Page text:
The Goron as a species had dialogue that showcased hard work, duty, and stubbornness in their beliefs. Goron people show endurance. They carry on day in and day out through the harsh volcanic climate of Death Mountain without a single utterance of hardship. They are immune. Solid, stubborn, hefty, and lovably dumb.
Sui is water. Formless and personified by raw emotion, crashing and clashing, like seabound waves under the merciless confinement of the shifting phases of the moon. Water takes the shape of its container, which can nurture or neglect.
Sui has the strength to erode all matter over time.
Mipha was an empath and an introvert amongst the champions.
There was a pivotal moment in the story when the princess rehearsed her power to seal away the Calamity Ganon. Zelda returned from her hike with the dead eyes of failure. The champions of Hyrule stood disheartened, staring haplessly at the ground or offering blind encouragement that lacked any real value.
Mipha attempted to offer personal advice to Zelda – by placing herself in Zelda’s shoes. Mipha wanted to let the princess know what she personally feels while attempting to use her healing power.
Nobody else stepped up to the plate because they seemed to have drowned out their emotional understanding to fulfill their duties to the vast expanse of Hyrule. They were out of touch.
Mipha fumbled, overcome with a tide of emotion, and her window of opportunity escaped before she could finish her sentence.
In her cutscene of training baby Sidon to swim, Mipha stood atop a grand waterfall in the gilded Zora domain speaking with Zelda. She noticed Sidon’s struggle from a distance, his timid eyes aghast with fear.
She dived down and spoke with a gentle voice, “We’ll go together so you can get a feel for it.” She was the most intimate character in the game – the only character to feature such robust motherly qualities.
Upon growing up, Sidon developed an aura of grandeur, but he proclaims having an eye for talent upon first meeting Link, making a bold claim that he could feel strength by studying appearances.
Sidon is expressive and easily excitable.
There’s a reason the Zora are such a popular species. Raw emotion gushes within their veins, making them the most approachable species in Hyrule.
Sidon tracked down Link not once or twice, but three times on his voyage to the mysterious Zora’s Domain. Each time he was overflowing with excitement for Link’s arrival, offering encouraging words that would make Mipha blush with pride.
The Zora, collectively as a species, prattled dialogue that was very much bound to emotion. Resentment, admiration, fear.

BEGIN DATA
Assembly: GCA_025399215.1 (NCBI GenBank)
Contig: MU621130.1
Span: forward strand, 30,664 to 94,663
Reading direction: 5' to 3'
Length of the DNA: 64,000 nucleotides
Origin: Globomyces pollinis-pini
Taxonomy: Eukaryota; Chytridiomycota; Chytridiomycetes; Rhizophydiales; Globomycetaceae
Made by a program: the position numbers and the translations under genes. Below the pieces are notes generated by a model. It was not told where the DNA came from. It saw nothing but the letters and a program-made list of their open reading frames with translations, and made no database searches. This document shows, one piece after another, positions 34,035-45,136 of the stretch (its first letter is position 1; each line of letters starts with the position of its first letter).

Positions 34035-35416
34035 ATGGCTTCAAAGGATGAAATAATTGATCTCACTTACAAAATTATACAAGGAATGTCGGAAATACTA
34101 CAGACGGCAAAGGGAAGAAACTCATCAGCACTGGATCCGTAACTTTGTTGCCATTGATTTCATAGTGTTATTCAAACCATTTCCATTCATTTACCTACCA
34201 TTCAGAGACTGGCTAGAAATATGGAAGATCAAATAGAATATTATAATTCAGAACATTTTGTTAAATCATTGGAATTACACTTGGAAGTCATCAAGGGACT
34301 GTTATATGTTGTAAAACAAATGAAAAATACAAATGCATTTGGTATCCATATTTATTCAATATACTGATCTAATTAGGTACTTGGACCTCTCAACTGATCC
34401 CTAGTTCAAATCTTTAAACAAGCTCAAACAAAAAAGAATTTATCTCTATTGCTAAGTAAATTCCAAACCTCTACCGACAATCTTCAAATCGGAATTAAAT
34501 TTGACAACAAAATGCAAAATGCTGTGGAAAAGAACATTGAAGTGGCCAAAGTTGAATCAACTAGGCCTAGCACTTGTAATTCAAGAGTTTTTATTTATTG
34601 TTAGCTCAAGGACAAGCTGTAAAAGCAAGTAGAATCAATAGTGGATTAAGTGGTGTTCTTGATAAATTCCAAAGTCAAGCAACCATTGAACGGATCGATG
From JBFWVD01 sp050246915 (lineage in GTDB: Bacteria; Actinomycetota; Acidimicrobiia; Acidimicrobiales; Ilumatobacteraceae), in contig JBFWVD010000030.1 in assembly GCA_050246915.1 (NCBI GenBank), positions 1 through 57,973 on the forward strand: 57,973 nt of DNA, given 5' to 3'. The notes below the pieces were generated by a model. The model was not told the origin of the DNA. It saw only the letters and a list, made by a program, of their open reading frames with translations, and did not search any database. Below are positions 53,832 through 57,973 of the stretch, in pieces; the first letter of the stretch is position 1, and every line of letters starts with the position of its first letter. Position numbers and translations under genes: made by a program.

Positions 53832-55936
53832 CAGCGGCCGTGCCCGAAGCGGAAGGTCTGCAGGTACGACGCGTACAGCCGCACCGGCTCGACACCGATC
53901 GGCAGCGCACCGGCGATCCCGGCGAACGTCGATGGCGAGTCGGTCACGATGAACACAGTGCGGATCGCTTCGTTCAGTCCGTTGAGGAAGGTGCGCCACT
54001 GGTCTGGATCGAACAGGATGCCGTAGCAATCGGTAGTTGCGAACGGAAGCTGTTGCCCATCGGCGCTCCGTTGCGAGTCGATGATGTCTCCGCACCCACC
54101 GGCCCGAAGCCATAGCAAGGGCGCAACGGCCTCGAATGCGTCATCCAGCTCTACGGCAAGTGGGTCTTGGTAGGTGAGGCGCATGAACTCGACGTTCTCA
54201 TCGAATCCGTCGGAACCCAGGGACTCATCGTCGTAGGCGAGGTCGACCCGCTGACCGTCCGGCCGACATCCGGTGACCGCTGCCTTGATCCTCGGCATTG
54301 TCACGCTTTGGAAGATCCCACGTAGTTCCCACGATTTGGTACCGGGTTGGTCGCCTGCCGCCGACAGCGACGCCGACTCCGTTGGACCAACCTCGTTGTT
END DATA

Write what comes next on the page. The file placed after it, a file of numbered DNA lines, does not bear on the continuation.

Jiahto, a proud historian, allowed his resentment toward Link’s failure fester into a convoluted xenophobia toward Hylians. His work suffered for it. His stubbornness thrusted away the helping hand of a competent champion. But, again, emotions ebb and flow like a roaring current.
Jiahto surrendered a heartfelt apology when Link vanquished the Divine Beast Vah Ruta.
Ka is represented by fire.
Ka is said to have motivating energy that lifts, animates, and ultimately destroys all matter on Earth. Ka is yearning and desire. Ka is the fuel for creativity – drive, passion, and intention.
The Gerudo are a species that harbor resentment. They live with the unsung plight that Ganondorf took the form of a Gerudo. Dense pollution, the stench of shame fills the tart air of Gerudo Town. They went as far as to ban all Voe from their capital city. Complete discrimination against all men.
It was seen as means to an end, and not much else.
Urbosa was a champion consumed by desire. She was strong. Her words did not falter. The qualities she noticed in the characters surrounding her were dependent upon how hard they pushed themselves to reach their potential. Urbosa respected the princess more than any other character in the game.
Urbosa pushed the princess. She outwardly projected onto her. Fire emanated from her strong Gerudo spirit as she playfully sparked a jolt of lightning to wake the princess from her slumber in Link’s memory.
Every fiber of her six-and-a-half-foot-tall amazonian body was bursting with passion and drive.
Her successor, Riju was similarly driven by a desire to prove herself to the Gerudo, despite already being accepted by her people. She was strong. Still, she was driven to reach for the strength and impact of her predecessor – a trait that seemed to be missing from the other champion descendants entirely.
Fu is the wind. The fumes of the lantern.